Summer is finally here and many across the country are starting to enjoy warmer weather and longer days. The May half term break will mean many will be looking at ways to keep their children entertained, including a cheap way to entertain them in your own garden.
Paddling pools are a great way to keep children in the great outdoors with a fun activity to keep them entertained for hours. However, what can seem like a fun activity could have devastating consequences.
According to Lois Lee, an emergency-medicine specialist at Boston Children’s Hospital, young children can drown silently in as little as 25 seconds, even in a shallow pool. Durann Letter, who founded Water Watchers at Phoenix Children’s Hospital after her son Weston drowned, aged three, said “most children drown because their parents turn their head for just a second or have no idea that their child is even near the pool.”
Although splashing around in a paddling pool is a great way to keep your children cool, even two centimetres of water can pose a deadly risk to a child, warns the Royal Life Saving Society. Here’s five top tips to keep your children safe in a paddling pool this summer:
Five paddling pool safety tips
Never leave children unattended
Children of any age should not be left unsupervised when playing in a paddling pool. Drowning can be silent so it’s important to ensure your eyes are always on the children that are in the water.
Ensure that you are focused on the children and not distracted with items such as your phone or a book, as drowning can happen in under 30 seconds. It’s also important to ensure that you are alert and not inebriated by alcohol.
Remain as close to the pool as possible as drowning can happen quickly and you might have to react fast to scoop a child from the water.
Know how to react in an emergency
Learning first aid and CPR for all ages can help prevent a serious injury or death from drowning. The Royal Life Saving Society offers a free online course called Lifesafer that is designed for families to learn what to do if someone is drowning.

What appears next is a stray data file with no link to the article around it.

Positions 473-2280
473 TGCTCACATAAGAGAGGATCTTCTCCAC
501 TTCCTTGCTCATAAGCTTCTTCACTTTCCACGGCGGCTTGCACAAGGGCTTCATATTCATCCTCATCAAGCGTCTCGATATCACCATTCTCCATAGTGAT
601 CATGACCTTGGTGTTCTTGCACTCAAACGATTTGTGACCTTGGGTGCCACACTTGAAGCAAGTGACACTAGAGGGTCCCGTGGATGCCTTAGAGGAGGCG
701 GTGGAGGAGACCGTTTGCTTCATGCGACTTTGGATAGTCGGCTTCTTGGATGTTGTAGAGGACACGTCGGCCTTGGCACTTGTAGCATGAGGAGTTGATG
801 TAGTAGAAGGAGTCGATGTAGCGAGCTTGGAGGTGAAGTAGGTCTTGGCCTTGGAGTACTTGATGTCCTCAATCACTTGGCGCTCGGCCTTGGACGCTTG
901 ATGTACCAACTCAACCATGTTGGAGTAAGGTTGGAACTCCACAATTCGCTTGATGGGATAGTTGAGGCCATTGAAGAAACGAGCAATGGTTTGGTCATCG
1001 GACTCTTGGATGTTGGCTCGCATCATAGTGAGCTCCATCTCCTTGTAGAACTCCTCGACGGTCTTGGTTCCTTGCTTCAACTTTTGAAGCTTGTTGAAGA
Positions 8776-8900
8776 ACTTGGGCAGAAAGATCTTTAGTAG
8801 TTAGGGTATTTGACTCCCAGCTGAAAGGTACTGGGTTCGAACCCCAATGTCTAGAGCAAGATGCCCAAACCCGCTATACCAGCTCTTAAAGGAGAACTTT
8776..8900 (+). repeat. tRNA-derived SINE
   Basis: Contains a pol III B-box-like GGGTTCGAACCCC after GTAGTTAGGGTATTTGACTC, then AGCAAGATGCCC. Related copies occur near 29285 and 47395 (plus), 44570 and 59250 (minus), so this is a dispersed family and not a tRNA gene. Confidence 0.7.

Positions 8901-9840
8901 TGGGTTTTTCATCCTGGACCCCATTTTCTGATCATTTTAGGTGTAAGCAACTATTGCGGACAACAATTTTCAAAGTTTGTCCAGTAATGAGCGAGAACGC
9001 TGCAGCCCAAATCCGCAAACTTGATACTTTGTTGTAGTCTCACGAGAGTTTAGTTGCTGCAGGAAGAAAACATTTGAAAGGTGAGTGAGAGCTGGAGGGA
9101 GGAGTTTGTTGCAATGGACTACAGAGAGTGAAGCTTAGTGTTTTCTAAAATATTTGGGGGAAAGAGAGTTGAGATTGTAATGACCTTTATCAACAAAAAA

St John’s Ambulance also offers advice on what to do if a child is drowning. This includes vital lifesaving information, including when to call 999 and start CPR.
Supervise older children
Even older, more independent children should be supervised. Even if you feel that they may be able to swim alone or with their friends.
Teenagers, especially boys are at a higher risk of drowning due to risk “taking and thrill-seeking behaviours”. A report from National Water Safety said: “In every age group, men are the most at risk group, accounting for eight in ten of all the deaths. Fatalities rise markedly from mid to late teens and throughout the 20s; there is a distinct peak in the number of men drowning in the 20-29 year old age group.”
It is important to have a discussion about water safety with your children on a regular basis to ensure they are aware of the dangers and how to safely play in the water. Telling a child not to go near water without an adult could reinforce the message of safety to children.
The Royal Life Saving Safety offers a helpful Water Safety Code that can be used to teach children about water safety.
Cover or empty paddling pools straight after use
As soon as you have finished playing in the pool, drain all water out of the container. Empty the pool of water and place it upside down so that it doesn’t fill with rain water.
This can prevent drowning from an unsupervised child, who might get near the water even when there are no intentions to play in it. Ensure any water storage tanks or drains in your garden are also adequately covered for the same reason.
Permanent pools, hot tubs and ponds should also be covered or fenced off to ensure children can not accidentally fall into them.
Turn hoses off at the tap
Hosepipes are common in most British gardens but these can pose significant danger to children. Turning a hose off at the tap can ensure that children are unable to fill up a paddling pool themselves.
Leaving a hosepipe on and unattended can result in children taking them to fill up items like buckets or paddling pools. With just two centimetres of water posing a risk to children, ensuring they are not left unsupervised with a hose can be lifesaving.